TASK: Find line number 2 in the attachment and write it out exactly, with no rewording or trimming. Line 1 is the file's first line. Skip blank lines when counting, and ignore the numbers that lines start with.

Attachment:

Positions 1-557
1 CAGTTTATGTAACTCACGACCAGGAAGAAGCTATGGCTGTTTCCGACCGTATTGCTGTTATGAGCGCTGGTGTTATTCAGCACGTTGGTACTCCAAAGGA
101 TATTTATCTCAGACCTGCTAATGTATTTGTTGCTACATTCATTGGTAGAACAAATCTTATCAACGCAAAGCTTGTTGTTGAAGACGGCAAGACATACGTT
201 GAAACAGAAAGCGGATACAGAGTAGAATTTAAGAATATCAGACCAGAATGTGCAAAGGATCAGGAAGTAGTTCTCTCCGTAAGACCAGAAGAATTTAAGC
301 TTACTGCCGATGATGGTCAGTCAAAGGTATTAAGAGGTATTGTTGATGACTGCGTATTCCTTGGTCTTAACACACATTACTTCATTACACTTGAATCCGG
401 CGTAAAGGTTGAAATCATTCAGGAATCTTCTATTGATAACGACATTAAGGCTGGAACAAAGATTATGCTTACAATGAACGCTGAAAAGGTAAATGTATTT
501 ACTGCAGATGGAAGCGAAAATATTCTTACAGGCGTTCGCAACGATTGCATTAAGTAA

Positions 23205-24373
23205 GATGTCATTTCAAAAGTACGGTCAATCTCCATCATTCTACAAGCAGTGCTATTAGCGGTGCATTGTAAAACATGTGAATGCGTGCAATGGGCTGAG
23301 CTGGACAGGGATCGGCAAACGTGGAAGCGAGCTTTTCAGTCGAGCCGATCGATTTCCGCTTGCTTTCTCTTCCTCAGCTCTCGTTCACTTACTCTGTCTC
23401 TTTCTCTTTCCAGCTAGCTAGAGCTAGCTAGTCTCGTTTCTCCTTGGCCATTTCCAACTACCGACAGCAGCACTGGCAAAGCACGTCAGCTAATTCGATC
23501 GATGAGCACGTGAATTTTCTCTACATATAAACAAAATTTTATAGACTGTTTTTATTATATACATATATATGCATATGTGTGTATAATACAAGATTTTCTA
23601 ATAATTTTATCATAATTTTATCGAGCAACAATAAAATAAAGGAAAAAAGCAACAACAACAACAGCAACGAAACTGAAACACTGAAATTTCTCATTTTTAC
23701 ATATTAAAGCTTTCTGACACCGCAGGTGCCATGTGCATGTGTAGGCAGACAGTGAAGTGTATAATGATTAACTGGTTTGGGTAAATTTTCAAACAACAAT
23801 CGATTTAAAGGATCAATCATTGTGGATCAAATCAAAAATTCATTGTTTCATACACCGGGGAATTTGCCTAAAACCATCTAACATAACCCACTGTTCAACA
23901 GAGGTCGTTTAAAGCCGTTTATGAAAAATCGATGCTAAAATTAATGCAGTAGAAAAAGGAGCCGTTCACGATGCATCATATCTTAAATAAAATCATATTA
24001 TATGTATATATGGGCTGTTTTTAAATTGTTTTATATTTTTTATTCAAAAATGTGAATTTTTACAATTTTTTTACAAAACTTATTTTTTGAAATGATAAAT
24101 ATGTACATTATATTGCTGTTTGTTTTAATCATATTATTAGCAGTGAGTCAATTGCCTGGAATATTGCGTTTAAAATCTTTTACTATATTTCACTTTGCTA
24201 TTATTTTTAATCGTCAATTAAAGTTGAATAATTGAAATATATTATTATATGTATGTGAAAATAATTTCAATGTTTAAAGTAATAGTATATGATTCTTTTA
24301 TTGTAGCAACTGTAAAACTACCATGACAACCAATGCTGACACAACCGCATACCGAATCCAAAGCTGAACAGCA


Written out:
1 CAGTTTATGTAACTCACGACCAGGAAGAAGCTATGGCTGTTTCCGACCGTATTGCTGTTATGAGCGCTGGTGTTATTCAGCACGTTGGTACTCCAAAGGA